Sunday, 3 September 2017

Why are some floods more floody than others?

You can't have missed the pictures of floods in America. The impact of the storm in Texas and Louisiana has been truly shocking - and the heroism of those working to help those in need cannot be underestimated. Thousands have lost everything, and are now homeless. The water is now receding in places but the clear-up has yet to begin.

You might have missed the extent of the floods in India, Bangladesh, Nepal and now Pakistan. I've seen the occasional bulletin on the news programmes and passing pictures in the papers, but nothing like the coverage we've seen (here in the U.K.) from America.

So, just in case you think this is nothing more than a heavy monsoon, here are some figures. These floods have gone on for weeks - and there is more to come. Thousands have died. And (according to The Guardian) forty million people are affected. 

That's right - forty million people. 40,000,000 people - people just like you and me.

Now I don't wish to minimise the distress of those caught in the floods in America. Their trauma runs deep and their need for help is urgent. Already the relief effort is predicted to cost billions of dollars and Congress is being asked to help.

But I've no idea what it will cost to clean up the devastation in Asia. I know one of the most urgent needs is clean water (available in bottles in America) to forestall a cholera epidemic. I know they need mosquito nets to prevent malaria running wild. Local people are doing what they can. Friends of mine in Nepal have given blood and blankets. 

So where is the international relief effort? I am certain it's there. Volunteers will be working their socks off trying to provide shelter, food and health care. But who will pay?

Where is the disaster relief appeal? 

We've grown accustomed to disasters such as this prompting international appeals for money. It's the only way to raise the sums needed to scrape the surface of such huge need. So why not this time?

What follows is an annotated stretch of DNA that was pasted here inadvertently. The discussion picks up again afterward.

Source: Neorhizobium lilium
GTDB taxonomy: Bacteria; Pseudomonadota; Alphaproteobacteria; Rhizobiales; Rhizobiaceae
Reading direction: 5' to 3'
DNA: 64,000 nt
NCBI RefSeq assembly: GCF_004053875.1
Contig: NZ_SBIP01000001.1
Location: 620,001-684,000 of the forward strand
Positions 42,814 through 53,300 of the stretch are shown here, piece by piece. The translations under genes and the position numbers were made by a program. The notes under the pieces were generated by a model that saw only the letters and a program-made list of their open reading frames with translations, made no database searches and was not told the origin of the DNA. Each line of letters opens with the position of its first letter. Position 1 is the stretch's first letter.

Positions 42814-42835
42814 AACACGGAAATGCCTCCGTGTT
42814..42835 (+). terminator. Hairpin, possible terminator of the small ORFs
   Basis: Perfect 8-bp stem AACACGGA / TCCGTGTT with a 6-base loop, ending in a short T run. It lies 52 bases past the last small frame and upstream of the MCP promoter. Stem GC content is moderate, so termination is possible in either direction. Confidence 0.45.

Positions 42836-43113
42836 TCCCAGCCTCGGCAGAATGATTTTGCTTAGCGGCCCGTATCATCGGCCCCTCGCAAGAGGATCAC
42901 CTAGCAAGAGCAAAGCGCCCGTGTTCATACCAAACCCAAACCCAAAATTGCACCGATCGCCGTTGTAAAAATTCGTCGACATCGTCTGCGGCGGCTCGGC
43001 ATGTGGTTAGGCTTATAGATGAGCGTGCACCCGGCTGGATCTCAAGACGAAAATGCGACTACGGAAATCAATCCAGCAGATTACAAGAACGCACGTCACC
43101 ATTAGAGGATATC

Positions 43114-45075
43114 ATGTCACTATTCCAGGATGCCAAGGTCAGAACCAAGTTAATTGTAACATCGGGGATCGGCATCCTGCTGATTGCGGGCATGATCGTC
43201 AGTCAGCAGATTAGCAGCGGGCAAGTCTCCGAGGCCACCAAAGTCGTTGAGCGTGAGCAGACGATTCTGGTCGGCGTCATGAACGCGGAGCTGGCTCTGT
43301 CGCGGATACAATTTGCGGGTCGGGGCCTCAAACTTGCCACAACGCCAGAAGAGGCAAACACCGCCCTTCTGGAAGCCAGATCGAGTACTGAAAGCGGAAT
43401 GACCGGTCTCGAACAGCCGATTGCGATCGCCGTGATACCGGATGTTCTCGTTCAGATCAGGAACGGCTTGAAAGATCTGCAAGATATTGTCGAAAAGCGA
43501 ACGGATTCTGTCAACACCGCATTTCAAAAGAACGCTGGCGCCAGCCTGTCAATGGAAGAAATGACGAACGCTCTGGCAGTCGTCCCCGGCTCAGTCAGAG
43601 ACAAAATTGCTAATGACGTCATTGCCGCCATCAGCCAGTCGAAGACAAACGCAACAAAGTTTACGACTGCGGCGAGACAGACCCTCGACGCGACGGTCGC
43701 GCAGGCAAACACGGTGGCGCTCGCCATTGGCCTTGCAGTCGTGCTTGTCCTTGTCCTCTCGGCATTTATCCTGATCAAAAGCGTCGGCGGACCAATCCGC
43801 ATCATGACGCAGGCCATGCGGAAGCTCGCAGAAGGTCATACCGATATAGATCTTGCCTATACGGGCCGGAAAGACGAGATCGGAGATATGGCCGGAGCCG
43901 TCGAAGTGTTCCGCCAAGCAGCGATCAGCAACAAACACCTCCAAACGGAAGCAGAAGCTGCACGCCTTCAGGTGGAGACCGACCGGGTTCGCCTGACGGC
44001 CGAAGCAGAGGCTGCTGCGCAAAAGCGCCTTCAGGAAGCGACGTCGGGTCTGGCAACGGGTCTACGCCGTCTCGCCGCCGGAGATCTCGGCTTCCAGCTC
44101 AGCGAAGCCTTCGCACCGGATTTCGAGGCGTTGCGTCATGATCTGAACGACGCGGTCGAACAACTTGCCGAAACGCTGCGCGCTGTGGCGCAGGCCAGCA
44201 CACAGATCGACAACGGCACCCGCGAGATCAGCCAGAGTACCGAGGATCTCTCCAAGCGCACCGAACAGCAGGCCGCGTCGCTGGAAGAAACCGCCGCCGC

Or are we so focused on those wading through water in America that those in Asia somehow don't matter quite so much?

(When I raised this on Facebook I ruffled a few feathers. How dare I accuse anyone of racism, that sort of thing. But sometimes feathers need a bit of ruffling, don't they?)


  1. Oh dear, Jo. I don't have an answer to that one. These hurricanes, cyclones, monsoons bring untold devastation, but why some are reported more than others is a hard one. Whatever the case, we seem to flounder from one disaster to the next. The earthquake in Nepal that you did so much work for seems like yesterday, but since then there have been several others elsewhere in the world and relief organisations struggle to keep up. So much suffering. But why one gets more attention than another could be down to proximity, feelings of kinship, access to social media, local technology to cover the situation, all sorts of things. I hope it's not a matter of colour or culture!

  2. Yes, I think Val is right there. It is very sad.

  3. It's awful that those people who don't have much to begin with get hit with one disaster after another. They just seem to recover from one when another hits. As to why it's not reported? Who knows what goes on in the heads of the press and media.